Roof framing must be designed to hold up a structural load including what is called dead load, its own weight and the weight of the roof covering, and additional loading called the environmental load such as snow and wind. Flat roofs may also need to be designed for live loads if people can walk on them. In the United States, building codes specify the loads in pounds per square foot which vary by region. The load and span (distance between supports) defines the size and spacing of the rafters and trusses.
The roofing material is primarily designed to shed water. The covering is also a major element of the architecture so roofing materials come in a wide variety of colors and textures. The primary roof covering on houses in North America are asphalt shingles, but some have other types of roof shingles or metal roofs. Tile and thatch roofs are more common in Europe than North America. Some roofing materials help reduce air conditioning costs in hot climates by being designed to reflect light.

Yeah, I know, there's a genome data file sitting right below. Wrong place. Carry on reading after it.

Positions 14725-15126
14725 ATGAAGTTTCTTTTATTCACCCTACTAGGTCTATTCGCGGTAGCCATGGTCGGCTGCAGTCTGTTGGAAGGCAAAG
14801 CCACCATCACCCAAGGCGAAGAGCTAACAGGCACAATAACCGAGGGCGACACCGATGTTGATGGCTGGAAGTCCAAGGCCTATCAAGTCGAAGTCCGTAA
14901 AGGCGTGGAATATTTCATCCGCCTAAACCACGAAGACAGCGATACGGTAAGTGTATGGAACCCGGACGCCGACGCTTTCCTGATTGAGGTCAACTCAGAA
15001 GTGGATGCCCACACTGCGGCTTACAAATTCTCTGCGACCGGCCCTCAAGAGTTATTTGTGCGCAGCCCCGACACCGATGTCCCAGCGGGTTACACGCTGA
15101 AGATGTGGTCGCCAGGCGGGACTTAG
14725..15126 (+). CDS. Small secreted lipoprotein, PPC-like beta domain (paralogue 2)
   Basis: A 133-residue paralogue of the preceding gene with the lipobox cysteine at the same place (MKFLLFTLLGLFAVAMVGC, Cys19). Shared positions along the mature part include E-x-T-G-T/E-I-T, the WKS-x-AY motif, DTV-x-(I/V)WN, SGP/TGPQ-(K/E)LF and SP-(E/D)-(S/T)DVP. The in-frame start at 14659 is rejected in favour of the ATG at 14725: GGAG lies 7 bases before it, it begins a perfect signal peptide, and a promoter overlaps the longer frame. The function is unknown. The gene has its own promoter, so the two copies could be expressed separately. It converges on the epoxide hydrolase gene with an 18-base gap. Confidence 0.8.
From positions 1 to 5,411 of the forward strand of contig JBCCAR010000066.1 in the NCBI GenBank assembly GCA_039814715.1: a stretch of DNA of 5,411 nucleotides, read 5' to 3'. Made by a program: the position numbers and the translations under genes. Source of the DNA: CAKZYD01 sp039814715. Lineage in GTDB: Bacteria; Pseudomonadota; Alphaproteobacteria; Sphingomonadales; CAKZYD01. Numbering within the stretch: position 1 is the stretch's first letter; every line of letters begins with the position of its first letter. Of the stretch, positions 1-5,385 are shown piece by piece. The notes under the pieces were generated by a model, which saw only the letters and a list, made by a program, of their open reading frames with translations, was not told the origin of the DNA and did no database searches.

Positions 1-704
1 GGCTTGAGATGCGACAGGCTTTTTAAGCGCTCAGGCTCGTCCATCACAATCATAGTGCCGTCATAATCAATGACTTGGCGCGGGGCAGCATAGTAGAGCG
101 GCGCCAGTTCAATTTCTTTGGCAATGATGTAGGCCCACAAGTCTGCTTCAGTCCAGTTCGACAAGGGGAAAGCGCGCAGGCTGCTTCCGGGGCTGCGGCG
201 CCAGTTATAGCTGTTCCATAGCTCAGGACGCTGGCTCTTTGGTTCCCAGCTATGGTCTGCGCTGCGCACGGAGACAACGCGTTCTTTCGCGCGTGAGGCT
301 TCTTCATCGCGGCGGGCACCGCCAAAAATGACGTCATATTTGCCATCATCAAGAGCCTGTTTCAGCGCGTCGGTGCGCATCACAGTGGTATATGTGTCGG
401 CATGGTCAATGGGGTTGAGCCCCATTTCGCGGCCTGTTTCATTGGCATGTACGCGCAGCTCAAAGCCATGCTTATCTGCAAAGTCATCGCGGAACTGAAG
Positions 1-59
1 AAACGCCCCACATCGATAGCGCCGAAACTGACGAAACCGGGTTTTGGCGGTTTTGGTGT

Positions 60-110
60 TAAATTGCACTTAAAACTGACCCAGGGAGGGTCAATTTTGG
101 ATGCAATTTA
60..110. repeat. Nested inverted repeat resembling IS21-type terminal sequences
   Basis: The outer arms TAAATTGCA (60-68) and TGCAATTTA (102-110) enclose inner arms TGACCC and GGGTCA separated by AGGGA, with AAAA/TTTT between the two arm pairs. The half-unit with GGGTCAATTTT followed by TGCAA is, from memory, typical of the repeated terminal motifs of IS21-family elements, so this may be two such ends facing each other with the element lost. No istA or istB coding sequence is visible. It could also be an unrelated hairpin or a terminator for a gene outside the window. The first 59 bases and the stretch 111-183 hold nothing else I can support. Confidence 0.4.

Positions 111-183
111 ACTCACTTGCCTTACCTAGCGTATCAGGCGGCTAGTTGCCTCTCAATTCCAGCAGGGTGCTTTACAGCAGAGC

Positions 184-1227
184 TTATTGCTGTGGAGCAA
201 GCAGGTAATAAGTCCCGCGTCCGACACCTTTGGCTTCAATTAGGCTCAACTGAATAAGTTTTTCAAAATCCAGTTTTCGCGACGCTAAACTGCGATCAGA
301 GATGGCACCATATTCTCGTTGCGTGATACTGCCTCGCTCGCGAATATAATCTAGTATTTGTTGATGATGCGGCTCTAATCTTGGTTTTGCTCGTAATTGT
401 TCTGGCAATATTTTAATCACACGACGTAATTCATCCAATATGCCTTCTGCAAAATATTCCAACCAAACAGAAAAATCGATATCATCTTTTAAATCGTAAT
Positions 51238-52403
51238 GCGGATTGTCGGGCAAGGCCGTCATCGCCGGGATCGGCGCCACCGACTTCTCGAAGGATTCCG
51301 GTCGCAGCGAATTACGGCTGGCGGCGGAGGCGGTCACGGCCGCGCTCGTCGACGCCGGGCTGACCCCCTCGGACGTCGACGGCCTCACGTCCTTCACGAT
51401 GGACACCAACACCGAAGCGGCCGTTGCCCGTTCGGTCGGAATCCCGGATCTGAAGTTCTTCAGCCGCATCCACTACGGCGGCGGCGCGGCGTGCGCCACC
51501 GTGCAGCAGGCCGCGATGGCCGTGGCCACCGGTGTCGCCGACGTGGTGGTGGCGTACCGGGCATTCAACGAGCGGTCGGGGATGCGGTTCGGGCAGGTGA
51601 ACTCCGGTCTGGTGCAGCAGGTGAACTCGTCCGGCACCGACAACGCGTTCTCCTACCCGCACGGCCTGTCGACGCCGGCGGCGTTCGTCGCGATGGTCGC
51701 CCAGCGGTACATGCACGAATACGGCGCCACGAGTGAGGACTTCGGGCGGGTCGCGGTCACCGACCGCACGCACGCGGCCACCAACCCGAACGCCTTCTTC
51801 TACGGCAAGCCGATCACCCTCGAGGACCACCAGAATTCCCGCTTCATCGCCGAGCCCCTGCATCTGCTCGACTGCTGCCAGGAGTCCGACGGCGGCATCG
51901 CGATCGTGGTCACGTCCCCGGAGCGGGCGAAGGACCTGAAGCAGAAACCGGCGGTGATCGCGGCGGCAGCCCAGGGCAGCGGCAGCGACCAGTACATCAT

In the United States and Canada, they're often referred to as roofing contractors or roofing professionals. The most common roofing material in the United States is asphalt shingles. In the past, 3-tab shingles were used; nowadays, "architectural" or "dimensional" shingles are becoming very popular.
In Europe, slate and tile roofs are very popular. Many slate roofs in Europe are over 100 years old, and typically require minimal maintenance / repairs.
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